Velodyne vPulses: Ear-gasms for Under $100
I got a text last week from Proculus, asking me if I wouldn’t mind grabbing his “headphones” from upstairs, and running them to the office. I sort of recalled him listening to them in the lavatoire the previous night, and went searching. It took me ten minutes, because he had—unbeknownst to me—replaced the crappy white plastic earbuds he had been using with the object of our upcoming custody suit: Velodyne’s vPulse In-Ear Headphones.
At under $100, the slick vPulse offers a sturdy, portable pair of earbuds that broadcast sound at a high quality. While there are costlier pairs on the market, many which offer superior sound quality, the cost for most people doesn’t really justify the jump in listening improvement.
Parent company Velodyne did a top-notch job translating their dominance in the subwoofer market to a micro-scale. Because contemporary pop music is mostly bass-heavy (you have heard of Niki Minaj, right?), earbud speakers with a boost to the bass and a pull-back on the treble will take the edge off some of the more egregious studio work your ears are subjected to by most radio stations. And the vPulses don’t force you to make a choice between bass quantity and bass quality. NOW HEAR THIS: $89.
Gibberish? Nope, it’s BABBEL
Learning another language is rewarding and fun, and it is made easier today through the availability of both online language packages (which can, admittedly, be costly), and apps. Babbel—which is a companion to a larger online package—offers lessons for 11 languages, and the apps are similar for each. The Babbel apps are powerful tools for language-learning, with each consisting of 2,000 to 3,000 words, split into categories—from everyday things like food and beverages, to more complicated and nuanced ones, like society, and relationships.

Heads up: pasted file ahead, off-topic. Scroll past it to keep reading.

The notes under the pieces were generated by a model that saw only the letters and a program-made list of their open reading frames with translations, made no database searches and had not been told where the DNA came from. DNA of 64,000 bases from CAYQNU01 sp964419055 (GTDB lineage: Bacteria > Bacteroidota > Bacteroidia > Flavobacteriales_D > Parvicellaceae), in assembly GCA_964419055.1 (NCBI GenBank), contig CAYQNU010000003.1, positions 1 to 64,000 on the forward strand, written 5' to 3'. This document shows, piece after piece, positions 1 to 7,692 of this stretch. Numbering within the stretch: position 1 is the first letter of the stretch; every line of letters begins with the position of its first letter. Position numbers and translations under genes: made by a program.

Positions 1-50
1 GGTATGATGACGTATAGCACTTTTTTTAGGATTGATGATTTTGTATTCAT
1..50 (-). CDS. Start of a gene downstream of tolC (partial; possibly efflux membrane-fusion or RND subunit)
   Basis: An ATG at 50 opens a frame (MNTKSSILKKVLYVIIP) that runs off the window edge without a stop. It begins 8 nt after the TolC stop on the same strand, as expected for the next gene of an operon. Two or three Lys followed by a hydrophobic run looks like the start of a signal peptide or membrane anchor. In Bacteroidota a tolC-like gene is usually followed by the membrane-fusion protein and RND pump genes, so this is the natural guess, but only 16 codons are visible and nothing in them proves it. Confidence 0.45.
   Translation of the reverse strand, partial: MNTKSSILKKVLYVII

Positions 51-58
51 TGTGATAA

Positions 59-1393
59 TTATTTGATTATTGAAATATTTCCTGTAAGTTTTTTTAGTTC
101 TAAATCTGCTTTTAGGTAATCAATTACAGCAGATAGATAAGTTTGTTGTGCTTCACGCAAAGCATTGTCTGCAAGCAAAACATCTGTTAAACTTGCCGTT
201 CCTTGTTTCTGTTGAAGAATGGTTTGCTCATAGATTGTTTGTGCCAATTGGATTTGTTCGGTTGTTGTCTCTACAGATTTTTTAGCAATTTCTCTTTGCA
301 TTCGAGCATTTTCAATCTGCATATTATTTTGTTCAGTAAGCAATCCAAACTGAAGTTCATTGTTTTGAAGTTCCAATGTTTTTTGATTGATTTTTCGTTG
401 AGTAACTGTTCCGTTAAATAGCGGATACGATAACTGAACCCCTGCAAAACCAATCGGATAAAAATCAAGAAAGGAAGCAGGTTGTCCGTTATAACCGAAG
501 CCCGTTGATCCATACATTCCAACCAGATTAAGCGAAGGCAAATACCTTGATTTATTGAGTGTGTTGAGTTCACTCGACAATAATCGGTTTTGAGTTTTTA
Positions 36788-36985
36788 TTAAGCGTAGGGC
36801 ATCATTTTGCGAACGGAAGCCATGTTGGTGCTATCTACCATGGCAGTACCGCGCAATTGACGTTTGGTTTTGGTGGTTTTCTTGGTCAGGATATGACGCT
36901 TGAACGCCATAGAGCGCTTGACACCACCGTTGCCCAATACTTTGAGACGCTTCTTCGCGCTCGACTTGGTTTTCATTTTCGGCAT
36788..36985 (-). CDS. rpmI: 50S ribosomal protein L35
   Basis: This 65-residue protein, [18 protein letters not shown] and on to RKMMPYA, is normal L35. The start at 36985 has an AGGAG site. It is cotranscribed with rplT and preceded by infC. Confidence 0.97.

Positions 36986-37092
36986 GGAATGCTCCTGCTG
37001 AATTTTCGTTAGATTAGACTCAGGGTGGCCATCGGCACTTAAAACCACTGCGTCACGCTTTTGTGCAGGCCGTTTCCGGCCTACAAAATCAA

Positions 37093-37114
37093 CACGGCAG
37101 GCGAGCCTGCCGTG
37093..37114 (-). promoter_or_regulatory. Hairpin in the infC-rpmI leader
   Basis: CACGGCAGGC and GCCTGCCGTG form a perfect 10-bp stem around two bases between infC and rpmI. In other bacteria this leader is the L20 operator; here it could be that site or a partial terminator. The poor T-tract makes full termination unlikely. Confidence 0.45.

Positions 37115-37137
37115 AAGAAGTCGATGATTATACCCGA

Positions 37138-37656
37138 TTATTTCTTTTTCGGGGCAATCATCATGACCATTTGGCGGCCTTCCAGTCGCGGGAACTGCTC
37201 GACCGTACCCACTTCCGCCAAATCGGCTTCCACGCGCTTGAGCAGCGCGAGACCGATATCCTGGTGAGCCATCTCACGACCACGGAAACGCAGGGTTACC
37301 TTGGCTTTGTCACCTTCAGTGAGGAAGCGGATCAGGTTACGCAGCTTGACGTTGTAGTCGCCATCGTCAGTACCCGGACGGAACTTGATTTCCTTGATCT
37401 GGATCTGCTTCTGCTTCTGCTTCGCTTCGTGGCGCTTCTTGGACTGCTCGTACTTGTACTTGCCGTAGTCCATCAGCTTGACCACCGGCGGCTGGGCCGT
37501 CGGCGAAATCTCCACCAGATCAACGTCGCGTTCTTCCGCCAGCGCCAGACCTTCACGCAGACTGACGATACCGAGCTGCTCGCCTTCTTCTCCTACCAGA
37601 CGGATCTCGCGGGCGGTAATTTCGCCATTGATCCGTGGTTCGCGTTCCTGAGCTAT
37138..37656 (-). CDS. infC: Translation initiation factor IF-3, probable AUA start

The app offers memory tricks and games, which makes it easier to learn new words. Matching images, speech recognition (that keeps score of how well you pronounce the text out loud), and other simple but fun exercises (including more advanced writing lessons) help keep the flow of your learning steady and—most importantly—memorable.
Babbel keeps tracks of your progress, and updates it to your online profile. The developer says it will add more complete course content to future versions, which means you will soon be “hablo”-ing, muy y mucho. ¡Ay, caramba! BABBEL-ON: Free on iOS and Android. (The app lets you set up a free account to keep track of your learning, and accesses you to the complete, fee-carrying online program.)
Drive, and Let Live
No matter how diligent you are in keeping driving distractions at bay, there will always be something that makes you lose focus. But keeping distractions to a minimum means a greater likelihood of arriving safe and sound. Most people know by now that texting while you drive is more dangerous than driving under the influence (which I am also not endorsing here). That probably hasn’t kept you from checking that last notification—while cruising at 88 mph, on the East Oakland Park off-ramp. This is an example of impulse overriding better judgment in the moment. Although its better not using your smartphone at all while operating heavy—life threatening—machinery, there are some things you can do to make your smartphone less of a hindrance.
Voice controls let you change a song or send a text while driving, and there are comprehensive voice control features on both iOS and Android. Older iPhones that don’t have Siri can utilize Vokul to bridge the gap. Android users have tons of options for personal assistant tools. The idea, though, is to keep your eyes, and your focus, on the road. Change songs or send texts while stopped at a red light. Voice controls allow you to keep an eye on the electronic signal (so you’ll know when it changes), and you can still put serious thought into whether you feel more “Britney” or “Rihanna” at that moment.